In 2014, Prime Minister Lee Hsien Loong had weighed in to defend the State’s narrative. In 2015, his office issued a strong statement decrying what it described as “historical revisionism’’which downplayed the communist role in pre-independence:
“Historical discourse and debate requires academic rigour, intellectual honesty and respect for evidence. These qualities have been sadly lacking among those championing a revisionist account of a key fight on our road to independence.”
It shouldn’t surprise anyone therefore that the G members of the panel to take a scalpel to Dr Thum’s views, just as they did with the Human Rights Watch report that was a key point in freelance journalist Kirsten Han’s written submission.
So, was the demolition exercise successful?
As a layperson sitting in on the first half of the hearing, I found some of Dr Thum’s responses to Mr Shanmugam’s questions disconcerting, especially when he professed ignorance of some published work that seemed to have a bearing on those early days. Mr Shanmugam made quite a lot of hay from Dr Thum’s utterances, to show that the historian was not quite an expert in the field. I thought the same too, but I will also concede that it is also true that no one can read everything, not even an expert, and that even an expert would be hard put to remember certain paragraphs or quotes in the materials that he had come across.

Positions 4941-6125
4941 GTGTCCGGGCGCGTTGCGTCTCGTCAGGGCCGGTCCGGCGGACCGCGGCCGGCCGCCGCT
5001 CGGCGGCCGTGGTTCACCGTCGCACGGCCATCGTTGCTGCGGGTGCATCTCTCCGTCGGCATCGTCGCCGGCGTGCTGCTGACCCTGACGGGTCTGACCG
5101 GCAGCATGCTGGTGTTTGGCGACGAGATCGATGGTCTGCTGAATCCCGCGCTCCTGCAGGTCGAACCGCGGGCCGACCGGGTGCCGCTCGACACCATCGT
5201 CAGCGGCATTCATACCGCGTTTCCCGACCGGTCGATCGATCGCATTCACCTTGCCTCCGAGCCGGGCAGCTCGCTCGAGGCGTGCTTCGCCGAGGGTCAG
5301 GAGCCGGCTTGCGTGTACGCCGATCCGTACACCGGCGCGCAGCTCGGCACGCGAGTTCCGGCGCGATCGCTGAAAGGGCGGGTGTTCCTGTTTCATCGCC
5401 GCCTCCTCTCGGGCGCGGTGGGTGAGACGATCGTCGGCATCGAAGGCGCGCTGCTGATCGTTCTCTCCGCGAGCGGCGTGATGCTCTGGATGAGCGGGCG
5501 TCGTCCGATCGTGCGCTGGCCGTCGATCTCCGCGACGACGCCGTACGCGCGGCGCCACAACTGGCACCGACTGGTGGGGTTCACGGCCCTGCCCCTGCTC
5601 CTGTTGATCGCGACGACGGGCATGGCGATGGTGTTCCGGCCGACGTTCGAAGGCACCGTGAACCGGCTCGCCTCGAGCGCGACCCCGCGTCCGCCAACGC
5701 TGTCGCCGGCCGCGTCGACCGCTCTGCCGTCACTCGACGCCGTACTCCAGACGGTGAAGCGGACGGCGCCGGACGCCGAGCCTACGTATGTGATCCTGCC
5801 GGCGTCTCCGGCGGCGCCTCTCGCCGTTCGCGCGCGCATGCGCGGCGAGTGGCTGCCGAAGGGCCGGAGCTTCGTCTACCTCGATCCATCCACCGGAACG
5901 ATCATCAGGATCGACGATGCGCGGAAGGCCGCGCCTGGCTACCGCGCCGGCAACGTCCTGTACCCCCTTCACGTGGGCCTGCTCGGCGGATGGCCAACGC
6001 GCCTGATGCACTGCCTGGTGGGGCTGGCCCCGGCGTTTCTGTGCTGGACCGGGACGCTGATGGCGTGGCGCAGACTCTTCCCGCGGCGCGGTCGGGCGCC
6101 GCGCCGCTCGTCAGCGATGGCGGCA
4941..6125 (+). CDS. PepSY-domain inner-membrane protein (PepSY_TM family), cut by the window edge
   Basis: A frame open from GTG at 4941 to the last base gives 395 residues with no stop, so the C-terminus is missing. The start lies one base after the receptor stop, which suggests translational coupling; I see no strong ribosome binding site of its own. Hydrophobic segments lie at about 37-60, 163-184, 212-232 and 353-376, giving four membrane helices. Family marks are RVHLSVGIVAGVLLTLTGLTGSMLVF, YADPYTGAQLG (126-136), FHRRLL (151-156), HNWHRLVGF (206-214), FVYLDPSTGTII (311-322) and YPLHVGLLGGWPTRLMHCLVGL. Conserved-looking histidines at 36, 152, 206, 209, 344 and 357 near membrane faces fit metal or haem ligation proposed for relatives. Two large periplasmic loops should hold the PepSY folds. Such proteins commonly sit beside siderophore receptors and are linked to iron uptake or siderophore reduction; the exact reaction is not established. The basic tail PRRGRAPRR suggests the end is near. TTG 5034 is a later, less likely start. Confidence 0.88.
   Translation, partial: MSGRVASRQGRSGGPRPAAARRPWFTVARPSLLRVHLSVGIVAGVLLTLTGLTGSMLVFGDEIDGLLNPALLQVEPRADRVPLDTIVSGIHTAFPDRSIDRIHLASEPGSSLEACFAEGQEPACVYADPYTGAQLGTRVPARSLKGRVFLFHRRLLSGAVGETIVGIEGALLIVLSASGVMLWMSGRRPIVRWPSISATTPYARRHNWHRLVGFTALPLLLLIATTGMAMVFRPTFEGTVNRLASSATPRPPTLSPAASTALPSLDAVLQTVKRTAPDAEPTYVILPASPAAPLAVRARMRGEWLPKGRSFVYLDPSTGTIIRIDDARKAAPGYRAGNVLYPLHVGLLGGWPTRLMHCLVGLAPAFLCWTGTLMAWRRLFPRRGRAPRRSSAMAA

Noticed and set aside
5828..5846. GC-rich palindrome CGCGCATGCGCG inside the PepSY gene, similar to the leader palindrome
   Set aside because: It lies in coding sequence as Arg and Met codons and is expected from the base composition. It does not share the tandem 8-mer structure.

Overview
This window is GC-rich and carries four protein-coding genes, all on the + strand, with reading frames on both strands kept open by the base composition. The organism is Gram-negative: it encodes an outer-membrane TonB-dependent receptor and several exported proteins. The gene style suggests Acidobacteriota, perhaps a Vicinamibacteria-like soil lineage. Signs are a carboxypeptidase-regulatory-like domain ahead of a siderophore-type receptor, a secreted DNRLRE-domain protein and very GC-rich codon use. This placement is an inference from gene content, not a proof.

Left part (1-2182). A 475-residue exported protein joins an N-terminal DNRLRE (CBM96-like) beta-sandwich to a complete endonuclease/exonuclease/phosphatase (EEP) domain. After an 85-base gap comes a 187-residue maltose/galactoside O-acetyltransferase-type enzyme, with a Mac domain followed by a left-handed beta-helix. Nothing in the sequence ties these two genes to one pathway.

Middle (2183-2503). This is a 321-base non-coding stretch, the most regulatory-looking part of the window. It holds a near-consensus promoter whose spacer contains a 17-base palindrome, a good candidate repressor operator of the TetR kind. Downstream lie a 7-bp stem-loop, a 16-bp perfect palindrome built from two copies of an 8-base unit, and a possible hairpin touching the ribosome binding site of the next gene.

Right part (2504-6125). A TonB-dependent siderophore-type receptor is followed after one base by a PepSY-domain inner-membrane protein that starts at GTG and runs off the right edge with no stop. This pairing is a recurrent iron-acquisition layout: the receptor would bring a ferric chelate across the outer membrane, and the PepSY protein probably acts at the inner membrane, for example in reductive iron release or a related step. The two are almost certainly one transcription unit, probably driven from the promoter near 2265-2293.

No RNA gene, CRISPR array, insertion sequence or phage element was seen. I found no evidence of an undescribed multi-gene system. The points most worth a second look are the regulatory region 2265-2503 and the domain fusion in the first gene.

Mr Shanmugam cited chapter and verse to get Dr Thum to agree on what constituted communism and united front tactics before proceeding to ask questions about whether there was a communist conspiracy in Singapore by Barisan Sosialis members. He cited published sources, including those by Communist Party of Malaya’s secretary-general Chin Peng, which referred to the extent of communist infiltration in Singapore which had caused labour disruptions and student riots. There were references to how communists had to flee to Riau islands and had to ready themselves for a crackdown by government forces.
Dr Thum, on the other hand, said his analysis was based on recently de-classified contemporaneous British Special Branch documents that did not show any evidence of a communist conspiracy. As for other materials, he dismissed them either as inaccurate or irrelevant as they were written decades later for a self-serving purpose. His own research, he claimed, showed Chin Peng was too far away from Singapore to know enough of its circumstances.
So much of the first three hours was about whether Dr Thum had read this or that, or had investigated this or that point, and debates on definitions such as “communist-controlled’’ and “communist-inspired’’, and whether supporters of communism were really supporters of anti-colonialism.
It was extremely testy with side comments made by Dr Thum, which Mr Shanmugam didn’t care to countenance. Dr Thum was kept to a narrow line of yes or no answers which he chafed at, arguing that a historian also looked at the big picture and other sources to come to conclusions.